A recent paper has some seemingly good news stemming forth. While it’s not much, it is very interesting and could make a big difference.

This paper comes from a group of scientists and economists at Tsinghua University and Beihang University who used data from the Chinese Center for Disease Control and Prevention to work through some things in regard to the current novel coronavirus. Their findings were published on March 10th (2020) under the title “High Temperature and High Humidity Reduce The Transmission of COVID-19.” Basically, within their findings, they noted that high humidity and high temperature are able to slow down/reduce the transmission of this virus.

The abstract of their findings goes as follows:

This paper investigates how air temperature and humidity influence the transmission of COVID-19. After estimating the serial interval of COVID-19 from 105 pairs of the virus carrier and the infected, we calculate the daily effective reproductive number, R, for each of all 100 Chinese cities with more than 40 cases. Using the daily R values from January 21 to 23, 2020 as proxies of non-intervened transmission intensity, we find, under a linear regression framework for 100 Chinese cities, high temperature and high relative humidity significantly reduce the transmission of COVID-19, respectively, even after controlling for population density and GDP per capita of cities. One degree Celsius increase in temperature and one percent increase in relative humidity lower R by 0.0383 and 0.0224, respectively. This result is consistent with the fact that the high temperature and high humidity significantly reduce the transmission of influenza. It indicates that the arrival of summer and rainy season in the Northern Hemisphere can effectively reduce the transmission of the COVID-19.

Their results were consistent with the concept that higher temperatures and higher humidity levels were able to significantly reduce the transmission of the novel coronavirus in the way it does with influenza. This meaning that as we get closer to warmer months we may see a decrease in this pandemic but of course, nothing is set in stone with that in itself. While this data analysis cannot yet be deemed ‘set in stone fact’ it is something interesting to think about.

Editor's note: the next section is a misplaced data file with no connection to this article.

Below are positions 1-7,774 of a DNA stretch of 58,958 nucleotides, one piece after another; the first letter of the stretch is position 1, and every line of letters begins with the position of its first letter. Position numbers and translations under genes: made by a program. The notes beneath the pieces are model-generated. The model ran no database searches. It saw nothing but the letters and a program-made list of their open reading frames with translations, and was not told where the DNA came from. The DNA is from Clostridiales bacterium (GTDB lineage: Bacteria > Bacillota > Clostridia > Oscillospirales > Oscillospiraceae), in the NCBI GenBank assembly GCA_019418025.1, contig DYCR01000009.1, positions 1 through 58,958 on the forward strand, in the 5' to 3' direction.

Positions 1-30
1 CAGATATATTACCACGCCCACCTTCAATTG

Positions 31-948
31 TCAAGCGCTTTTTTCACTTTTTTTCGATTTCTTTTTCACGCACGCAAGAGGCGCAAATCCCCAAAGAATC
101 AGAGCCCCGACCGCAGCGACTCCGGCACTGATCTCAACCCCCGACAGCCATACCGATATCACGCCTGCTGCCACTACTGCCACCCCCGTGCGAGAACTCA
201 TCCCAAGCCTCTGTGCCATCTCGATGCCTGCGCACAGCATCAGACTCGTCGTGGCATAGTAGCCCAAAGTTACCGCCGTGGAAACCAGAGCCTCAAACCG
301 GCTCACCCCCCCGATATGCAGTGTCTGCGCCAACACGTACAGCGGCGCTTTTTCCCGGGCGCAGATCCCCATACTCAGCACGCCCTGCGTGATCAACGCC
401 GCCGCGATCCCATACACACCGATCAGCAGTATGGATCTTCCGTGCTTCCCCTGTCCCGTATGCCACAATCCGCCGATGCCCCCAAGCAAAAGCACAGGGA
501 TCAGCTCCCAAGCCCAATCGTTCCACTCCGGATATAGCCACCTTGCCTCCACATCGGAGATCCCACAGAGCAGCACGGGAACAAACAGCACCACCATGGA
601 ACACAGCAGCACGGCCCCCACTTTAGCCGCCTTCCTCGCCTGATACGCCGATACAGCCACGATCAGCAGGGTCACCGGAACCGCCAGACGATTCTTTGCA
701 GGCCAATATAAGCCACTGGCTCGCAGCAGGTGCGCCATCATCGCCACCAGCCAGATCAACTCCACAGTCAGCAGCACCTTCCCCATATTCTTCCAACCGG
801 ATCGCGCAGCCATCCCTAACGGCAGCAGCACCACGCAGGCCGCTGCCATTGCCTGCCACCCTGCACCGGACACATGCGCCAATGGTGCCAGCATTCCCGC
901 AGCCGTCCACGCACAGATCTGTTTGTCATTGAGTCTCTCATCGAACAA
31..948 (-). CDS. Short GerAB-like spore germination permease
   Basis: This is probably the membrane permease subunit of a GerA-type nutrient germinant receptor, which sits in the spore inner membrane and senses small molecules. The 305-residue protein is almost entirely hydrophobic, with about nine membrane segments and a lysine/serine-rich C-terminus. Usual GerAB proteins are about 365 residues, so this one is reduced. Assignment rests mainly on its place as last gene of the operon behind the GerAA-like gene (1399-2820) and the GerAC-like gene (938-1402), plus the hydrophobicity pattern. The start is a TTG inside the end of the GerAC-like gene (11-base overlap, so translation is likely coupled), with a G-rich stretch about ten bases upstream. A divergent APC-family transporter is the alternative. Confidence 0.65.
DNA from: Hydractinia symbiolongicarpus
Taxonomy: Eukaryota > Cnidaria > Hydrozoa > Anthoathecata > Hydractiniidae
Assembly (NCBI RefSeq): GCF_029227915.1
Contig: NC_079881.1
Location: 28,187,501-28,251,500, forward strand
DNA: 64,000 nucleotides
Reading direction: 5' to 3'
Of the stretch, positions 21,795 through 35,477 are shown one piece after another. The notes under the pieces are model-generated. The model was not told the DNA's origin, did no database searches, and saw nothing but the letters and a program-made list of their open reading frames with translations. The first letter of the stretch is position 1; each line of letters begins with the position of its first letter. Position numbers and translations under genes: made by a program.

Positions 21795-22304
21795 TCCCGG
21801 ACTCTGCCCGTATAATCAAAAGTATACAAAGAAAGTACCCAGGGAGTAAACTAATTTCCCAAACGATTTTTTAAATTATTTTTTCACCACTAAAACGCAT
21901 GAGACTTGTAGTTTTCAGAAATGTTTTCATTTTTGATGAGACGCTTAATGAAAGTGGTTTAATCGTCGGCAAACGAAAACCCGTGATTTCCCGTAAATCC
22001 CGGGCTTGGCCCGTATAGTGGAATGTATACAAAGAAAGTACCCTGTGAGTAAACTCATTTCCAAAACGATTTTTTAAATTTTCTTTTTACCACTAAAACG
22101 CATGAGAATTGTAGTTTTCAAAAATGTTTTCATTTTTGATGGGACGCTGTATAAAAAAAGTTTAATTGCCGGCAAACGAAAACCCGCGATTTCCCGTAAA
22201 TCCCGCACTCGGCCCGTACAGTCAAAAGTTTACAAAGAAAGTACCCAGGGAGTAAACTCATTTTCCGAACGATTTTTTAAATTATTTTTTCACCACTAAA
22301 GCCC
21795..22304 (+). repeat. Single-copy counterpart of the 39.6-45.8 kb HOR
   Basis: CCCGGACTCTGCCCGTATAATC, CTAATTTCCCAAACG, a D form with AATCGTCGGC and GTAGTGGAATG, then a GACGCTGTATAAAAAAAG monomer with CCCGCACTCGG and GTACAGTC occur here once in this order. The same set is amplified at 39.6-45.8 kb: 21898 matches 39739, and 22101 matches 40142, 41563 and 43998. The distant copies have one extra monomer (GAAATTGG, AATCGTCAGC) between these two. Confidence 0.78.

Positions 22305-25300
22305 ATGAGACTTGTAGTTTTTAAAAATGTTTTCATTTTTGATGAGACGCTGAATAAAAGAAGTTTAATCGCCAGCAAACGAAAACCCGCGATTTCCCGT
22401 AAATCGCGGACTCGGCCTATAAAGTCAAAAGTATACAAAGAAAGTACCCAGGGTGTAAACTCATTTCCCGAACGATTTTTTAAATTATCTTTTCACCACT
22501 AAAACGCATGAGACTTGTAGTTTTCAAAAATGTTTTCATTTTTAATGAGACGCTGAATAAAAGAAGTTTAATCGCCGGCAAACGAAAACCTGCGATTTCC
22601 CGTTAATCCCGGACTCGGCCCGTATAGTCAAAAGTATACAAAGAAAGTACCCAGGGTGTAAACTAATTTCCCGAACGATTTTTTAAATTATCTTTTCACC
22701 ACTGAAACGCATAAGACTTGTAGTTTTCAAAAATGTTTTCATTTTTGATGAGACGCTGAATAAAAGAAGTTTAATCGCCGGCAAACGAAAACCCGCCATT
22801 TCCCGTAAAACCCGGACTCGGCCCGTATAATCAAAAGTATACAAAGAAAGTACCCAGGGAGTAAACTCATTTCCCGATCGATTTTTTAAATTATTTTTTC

While warm weather will not stop it, kill it, or prevent it, it could potentially help slow it down which would be a great thing for a number of reasons. I know this might sound a bit all over the place but in time we will see whether these findings prove to be true. While we’re still facing the cold for a little longer, warm weather will happen in due time. 

Bloomberg wrote as follows on this topic:

At the same time, evidence is starting to emerge that temperature and humidity do make a difference in the ability of the virus to infect large numbers. That should give health services hope for some respite as summer spreads across northern temperate regions, aiding the ability to plan for renewed outbreaks once winter rolls around.

We can’t simulate summer conditions in countries currently in the grip of winter, but we can do something almost as good — look at what’s happening in places closer to the equator where the climate is milder.

There’s been suggestive evidence on this front for some time. Iran, which accounts for about 90% of coronavirus cases in the Middle East, is unique in the region for mostly sitting on a plateau where winter conditions resemble those of more northerly countries. At the same time, some Southeast Asian nations with close business and tourism links to China have seen surprisingly few cases, even if you assume their less developed public health systems are missing infections. Thailand, Indonesia, and the Philippines have each seen fewer cases than Estonia, Slovenia or Iceland, despite a combined population more than 100 times as large.

A study uploaded to medical pre-print server MedRxiv Monday plots recorded cases against climate conditions to suggest that there is indeed a significant correlation between outbreaks and the weather. In extreme cold and very hot and wet conditions the virus is “largely absent,” the researchers from Spain, Portugal, and Finland wrote, meaning that people in tropical and polar climates are unlikely to see local transmission of cases.

Arid regions will see a higher rate of infections but the worst-hit areas will be temperate countries and high-altitude areas closer to the equator. The period between June and September should see a slowing rate of infections in much of Europe and North America, they wrote, although areas closer to the poles in Scandinavia, Russia and Canada may see worsening conditions as the climate warms enough to support local infections.

For more information on what all of this could mean check out the video below. As more information comes forth and more findings come out we will begin to get a better idea of things. Do your best to remain safe, things will get better. At the moment this is just a theory in itself but it does have a little science behind it.

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